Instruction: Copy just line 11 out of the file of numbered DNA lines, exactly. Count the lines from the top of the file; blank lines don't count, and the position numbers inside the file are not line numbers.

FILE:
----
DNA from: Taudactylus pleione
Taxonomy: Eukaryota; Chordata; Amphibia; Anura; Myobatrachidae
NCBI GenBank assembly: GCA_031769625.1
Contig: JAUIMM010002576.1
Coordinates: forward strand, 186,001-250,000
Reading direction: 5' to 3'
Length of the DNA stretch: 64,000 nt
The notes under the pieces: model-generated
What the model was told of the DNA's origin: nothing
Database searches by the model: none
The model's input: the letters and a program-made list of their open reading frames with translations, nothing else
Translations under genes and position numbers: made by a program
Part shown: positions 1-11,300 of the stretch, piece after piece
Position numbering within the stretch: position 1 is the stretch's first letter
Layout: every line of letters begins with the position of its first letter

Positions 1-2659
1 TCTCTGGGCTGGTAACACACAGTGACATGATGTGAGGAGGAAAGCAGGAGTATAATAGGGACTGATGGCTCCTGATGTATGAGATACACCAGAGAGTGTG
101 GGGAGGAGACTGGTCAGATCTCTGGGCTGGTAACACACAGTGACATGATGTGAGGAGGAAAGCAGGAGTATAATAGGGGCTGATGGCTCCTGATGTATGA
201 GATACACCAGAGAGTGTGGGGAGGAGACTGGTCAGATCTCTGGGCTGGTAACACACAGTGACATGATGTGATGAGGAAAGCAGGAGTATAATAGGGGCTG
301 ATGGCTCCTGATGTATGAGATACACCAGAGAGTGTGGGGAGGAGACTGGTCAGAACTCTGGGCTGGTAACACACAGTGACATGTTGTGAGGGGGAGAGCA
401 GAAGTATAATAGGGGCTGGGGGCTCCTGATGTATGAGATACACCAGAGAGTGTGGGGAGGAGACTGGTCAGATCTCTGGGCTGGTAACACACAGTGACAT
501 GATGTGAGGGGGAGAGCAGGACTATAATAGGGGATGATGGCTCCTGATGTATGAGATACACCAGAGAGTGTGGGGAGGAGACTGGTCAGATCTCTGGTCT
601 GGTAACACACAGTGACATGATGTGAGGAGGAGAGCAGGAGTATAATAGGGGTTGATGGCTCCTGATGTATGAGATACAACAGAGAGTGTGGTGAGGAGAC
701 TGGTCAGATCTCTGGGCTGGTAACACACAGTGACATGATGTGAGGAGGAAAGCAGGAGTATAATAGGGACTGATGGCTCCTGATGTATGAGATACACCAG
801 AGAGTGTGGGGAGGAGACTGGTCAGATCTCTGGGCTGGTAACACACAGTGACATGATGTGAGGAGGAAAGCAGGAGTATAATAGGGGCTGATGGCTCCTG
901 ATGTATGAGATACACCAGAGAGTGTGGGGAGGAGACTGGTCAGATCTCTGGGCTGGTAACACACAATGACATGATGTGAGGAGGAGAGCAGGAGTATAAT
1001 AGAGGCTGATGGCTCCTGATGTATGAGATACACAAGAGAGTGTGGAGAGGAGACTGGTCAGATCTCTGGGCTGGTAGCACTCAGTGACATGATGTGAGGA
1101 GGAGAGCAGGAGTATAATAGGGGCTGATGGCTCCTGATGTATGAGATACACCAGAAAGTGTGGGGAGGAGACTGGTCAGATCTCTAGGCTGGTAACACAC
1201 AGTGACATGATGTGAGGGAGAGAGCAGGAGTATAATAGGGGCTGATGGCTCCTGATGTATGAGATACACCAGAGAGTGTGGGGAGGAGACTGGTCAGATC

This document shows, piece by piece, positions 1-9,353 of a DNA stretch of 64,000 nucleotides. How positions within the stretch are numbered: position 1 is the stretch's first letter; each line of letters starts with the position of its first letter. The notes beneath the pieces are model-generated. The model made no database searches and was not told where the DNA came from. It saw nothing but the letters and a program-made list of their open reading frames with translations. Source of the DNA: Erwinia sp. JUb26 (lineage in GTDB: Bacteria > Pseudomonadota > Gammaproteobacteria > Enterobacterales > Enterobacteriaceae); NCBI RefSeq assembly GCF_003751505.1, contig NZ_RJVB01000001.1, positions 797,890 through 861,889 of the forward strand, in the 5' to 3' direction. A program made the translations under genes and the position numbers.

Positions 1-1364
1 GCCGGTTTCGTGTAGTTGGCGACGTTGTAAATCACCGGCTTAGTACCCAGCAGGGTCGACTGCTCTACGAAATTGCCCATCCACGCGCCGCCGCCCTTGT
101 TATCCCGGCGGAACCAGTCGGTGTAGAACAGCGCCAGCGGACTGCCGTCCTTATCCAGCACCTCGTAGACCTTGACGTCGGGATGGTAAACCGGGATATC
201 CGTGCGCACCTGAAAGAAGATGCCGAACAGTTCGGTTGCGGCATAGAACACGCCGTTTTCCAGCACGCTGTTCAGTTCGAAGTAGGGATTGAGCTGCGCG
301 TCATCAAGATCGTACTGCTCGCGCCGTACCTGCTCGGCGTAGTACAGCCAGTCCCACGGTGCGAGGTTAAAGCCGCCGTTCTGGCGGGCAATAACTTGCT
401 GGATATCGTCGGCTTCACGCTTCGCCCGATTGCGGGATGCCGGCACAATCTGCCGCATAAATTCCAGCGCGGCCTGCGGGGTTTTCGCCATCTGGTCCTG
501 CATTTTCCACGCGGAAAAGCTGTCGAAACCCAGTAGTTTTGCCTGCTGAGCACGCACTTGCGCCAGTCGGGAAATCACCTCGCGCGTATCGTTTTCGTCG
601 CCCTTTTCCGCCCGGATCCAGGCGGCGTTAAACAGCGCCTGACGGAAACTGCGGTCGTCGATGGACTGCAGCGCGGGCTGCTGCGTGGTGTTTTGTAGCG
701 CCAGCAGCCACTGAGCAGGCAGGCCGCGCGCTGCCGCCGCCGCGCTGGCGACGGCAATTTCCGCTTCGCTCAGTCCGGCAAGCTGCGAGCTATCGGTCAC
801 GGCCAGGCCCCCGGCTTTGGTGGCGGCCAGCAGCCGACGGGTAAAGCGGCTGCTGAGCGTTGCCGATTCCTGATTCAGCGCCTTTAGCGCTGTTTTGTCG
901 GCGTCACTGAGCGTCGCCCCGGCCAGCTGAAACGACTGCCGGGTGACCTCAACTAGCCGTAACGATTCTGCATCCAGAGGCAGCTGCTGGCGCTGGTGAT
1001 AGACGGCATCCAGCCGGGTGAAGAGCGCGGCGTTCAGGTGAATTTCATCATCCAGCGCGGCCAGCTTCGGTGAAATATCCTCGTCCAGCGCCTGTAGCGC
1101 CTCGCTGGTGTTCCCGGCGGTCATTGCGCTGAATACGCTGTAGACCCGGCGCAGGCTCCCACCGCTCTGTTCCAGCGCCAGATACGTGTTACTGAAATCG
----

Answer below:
The model's input: the letters and a program-made list of their open reading frames with translations, nothing else